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Backstory

 

Underground Railroad

Formed in the 1800’s, a network of secret routes and safe houses were used by slaves of African descent to escape to free states. Slaves would escape their plantations, travel along secret routes by night and day up to northern states, and eventually make their way into Canada. With the help of abolitionists, such as Levi Coffin, slaves were able to escape to freedom.

 

 

 

 

 

 

 

 

 

 

 

 

 

 

 

 

 

 

Civil War

Fought from 1861-1865 between the North and South. It involved seven Southern slave states, eventually growing to eleven, splitting off from the United States and forming the Confederate States of America, or the “Confederacy.” The states that did not secede were known as the “Union” or the “North.” The origin of the war lay in the issue of slavery, especially the extension of slavery into western territories. By the end of the war, the Confederacy collapsed, slavery was abolished and the Reconstruction era began.

 

Dunkirk High School

 

Schools in Jay County have been integrated as early as 1902. Before the high schools in the area came together to form Jay County High School, Dunkirk was a community that had a sizeable African American population. There were at least 5 African American students who actively participated at Dunkirk High School. These students were involved in cheerleading, journalism and band, as well as taking on leadership positions.

Tuhey Pool

 

A segregated pool in Delaware County during and after World War II. The efforts of Roy Buley were crucial in attempting at desegregating Tuhey pool. During a planned event, Buley took a few black students to the pool. He instructed the students to not fight back, even after they were harassed by white people at the pool. The police were called and the pool was closed, but a week later the pool reopened and it was desegregated. After some time, blacks and whites were allowed to use the pool together.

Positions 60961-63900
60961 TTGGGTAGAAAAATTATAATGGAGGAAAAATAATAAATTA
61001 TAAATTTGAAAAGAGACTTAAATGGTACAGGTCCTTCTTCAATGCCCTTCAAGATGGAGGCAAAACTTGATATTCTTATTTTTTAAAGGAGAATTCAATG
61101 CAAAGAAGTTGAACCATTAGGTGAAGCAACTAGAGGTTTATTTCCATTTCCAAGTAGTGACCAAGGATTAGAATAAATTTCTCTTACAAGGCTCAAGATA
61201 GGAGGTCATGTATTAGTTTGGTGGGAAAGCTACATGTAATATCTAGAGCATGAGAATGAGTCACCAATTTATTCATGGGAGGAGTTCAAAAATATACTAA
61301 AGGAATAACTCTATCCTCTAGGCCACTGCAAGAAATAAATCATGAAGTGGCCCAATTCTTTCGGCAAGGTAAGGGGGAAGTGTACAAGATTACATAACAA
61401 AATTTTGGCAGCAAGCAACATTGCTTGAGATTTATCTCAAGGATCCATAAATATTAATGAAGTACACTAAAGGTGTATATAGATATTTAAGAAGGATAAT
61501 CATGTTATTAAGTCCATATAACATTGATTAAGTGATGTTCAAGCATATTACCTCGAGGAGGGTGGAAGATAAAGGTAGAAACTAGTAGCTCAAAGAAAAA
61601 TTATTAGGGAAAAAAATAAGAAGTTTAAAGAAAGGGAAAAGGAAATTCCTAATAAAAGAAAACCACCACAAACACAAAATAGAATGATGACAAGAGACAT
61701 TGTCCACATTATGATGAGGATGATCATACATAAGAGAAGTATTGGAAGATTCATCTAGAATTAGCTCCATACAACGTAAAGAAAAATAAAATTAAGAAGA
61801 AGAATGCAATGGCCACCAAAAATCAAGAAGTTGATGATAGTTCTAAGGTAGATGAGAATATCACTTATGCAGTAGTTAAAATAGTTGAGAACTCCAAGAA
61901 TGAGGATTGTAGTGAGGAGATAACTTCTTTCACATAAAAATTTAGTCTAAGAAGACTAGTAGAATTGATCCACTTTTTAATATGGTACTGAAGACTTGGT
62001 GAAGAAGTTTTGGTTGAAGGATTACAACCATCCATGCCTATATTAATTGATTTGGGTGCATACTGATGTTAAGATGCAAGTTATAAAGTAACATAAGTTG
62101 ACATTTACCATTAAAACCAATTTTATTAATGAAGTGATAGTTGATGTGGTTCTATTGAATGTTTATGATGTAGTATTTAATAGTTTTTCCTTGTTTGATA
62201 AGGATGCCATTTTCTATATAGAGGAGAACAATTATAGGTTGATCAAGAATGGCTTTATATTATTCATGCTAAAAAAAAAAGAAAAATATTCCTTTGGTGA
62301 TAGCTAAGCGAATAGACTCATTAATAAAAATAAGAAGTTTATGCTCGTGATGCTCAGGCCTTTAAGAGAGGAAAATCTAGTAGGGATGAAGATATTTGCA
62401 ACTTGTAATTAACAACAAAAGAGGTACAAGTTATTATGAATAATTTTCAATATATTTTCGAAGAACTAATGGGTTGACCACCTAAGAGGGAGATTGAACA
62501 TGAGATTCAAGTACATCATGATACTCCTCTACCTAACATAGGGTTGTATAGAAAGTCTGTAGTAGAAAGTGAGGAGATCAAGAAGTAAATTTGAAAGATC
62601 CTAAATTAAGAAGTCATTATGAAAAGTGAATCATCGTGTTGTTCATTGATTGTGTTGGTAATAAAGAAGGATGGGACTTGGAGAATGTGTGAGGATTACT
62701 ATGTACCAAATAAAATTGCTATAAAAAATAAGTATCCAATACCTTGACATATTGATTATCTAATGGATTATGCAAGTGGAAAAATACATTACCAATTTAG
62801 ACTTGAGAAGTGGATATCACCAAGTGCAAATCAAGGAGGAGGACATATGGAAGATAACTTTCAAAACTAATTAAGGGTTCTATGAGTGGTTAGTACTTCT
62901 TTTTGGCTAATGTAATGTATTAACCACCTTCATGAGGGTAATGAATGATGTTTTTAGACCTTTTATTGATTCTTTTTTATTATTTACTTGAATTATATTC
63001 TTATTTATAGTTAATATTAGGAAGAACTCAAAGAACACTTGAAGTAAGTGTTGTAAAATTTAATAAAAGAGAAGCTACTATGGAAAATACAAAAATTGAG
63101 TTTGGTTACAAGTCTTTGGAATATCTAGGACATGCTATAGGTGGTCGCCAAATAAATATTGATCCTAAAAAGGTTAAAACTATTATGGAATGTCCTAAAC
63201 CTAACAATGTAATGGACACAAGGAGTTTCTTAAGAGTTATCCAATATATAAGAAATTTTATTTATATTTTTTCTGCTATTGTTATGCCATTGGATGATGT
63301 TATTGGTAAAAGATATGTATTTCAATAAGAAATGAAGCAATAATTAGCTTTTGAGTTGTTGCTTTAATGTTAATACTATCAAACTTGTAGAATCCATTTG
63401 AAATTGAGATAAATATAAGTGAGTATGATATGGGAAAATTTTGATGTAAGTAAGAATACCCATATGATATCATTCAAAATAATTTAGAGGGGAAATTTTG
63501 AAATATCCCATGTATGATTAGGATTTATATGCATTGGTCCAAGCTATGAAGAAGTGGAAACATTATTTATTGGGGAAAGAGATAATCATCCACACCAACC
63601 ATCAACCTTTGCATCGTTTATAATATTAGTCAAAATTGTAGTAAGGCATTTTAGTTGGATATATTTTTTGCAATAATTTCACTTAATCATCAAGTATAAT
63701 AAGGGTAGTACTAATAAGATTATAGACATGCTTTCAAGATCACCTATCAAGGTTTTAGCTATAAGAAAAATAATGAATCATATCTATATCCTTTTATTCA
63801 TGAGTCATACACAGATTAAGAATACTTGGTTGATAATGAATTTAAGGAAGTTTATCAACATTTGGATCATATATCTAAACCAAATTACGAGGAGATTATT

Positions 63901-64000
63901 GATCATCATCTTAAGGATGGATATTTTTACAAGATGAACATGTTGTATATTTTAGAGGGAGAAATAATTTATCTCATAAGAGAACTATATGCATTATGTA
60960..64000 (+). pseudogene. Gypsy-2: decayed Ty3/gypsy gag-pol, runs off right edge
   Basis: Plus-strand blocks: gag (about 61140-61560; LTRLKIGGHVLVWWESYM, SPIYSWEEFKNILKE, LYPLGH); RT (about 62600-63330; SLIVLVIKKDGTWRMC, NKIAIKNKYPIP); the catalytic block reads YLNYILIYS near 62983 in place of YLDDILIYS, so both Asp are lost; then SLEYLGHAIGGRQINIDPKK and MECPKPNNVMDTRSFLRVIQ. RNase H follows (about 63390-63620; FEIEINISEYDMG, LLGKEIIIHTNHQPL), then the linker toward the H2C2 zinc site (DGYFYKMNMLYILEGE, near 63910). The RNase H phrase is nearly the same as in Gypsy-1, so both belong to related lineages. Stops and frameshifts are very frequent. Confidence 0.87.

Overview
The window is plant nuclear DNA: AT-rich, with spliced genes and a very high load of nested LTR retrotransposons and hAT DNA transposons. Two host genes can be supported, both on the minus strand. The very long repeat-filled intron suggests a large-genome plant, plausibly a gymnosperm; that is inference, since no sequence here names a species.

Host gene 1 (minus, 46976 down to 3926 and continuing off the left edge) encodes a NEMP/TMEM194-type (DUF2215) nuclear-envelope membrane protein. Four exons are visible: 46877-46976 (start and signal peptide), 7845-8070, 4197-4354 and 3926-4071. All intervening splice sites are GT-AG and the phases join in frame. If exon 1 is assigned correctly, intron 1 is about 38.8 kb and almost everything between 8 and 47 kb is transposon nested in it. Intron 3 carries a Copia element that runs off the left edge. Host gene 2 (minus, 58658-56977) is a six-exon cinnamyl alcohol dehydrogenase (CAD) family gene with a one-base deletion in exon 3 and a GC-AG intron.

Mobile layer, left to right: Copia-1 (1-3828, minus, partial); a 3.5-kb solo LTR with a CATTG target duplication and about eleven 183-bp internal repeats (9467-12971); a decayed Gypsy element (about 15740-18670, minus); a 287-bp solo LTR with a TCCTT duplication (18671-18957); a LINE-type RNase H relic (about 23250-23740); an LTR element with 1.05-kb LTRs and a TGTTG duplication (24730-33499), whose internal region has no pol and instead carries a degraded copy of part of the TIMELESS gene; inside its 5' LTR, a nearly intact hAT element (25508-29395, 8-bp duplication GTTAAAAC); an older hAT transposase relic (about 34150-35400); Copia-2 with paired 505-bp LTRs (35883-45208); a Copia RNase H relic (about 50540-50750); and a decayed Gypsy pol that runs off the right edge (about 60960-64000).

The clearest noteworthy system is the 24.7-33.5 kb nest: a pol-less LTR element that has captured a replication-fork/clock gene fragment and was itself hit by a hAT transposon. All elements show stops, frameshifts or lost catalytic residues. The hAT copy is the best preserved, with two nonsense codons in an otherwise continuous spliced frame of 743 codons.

New Castle March for Equal Employment

 

In 1987 the New Castle NAACP organized a march to bring attention to and end what they believed to be racial discrimination in employment. African Americans were not being employed in government service jobs. Instead, they were confined to lowly service jobs, such as picking up trash. NAACP members such as Rick Cottman and Reverend Charles Harrison brought attention to the march through newspaper articles. A cross was burned in Rick Cottman’s yard as a result of his efforts. The march resulted in the hiring of the first African American firefighter in New Castle, Mark Boatright, who is now the fire chief.

Micah Mitchell

 

Peggy Mika enrolled her 3 mixed race children into a local school in Elwood. However, she was forced to transfer her children to schools in Anderson with their father after being harassed by the KKK. She kept one of her children with her, Micah Mitchell, who had a white father. She began receiving threatening calls from the KKK. Members of the Klan would circle her house in cars, wearing their outfits. She was even harassed by coworkers at the factory where she worked. Peggy and Micah woke up one morning to a cross burning in their front yard. Peggy filed a civil rights report with the Justice Department.

Johnny Wilson

 

Johnny Wilson is a star athlete from Anderson who had a very successful career in sports. Wilson ran track, played in the Negro League for baseball, and played basketball, even playing for the Harlem Globetrotters. When he traveled with his basketball team during college, he was not allowed to eat or sleep with the rest of the team because of his skin color. Wilson is an incredible example of a success story in overcoming discriminatory attitudes and actions.

Ball State Archives and Special Collections

 

 

 

 

 

 

 

 

 

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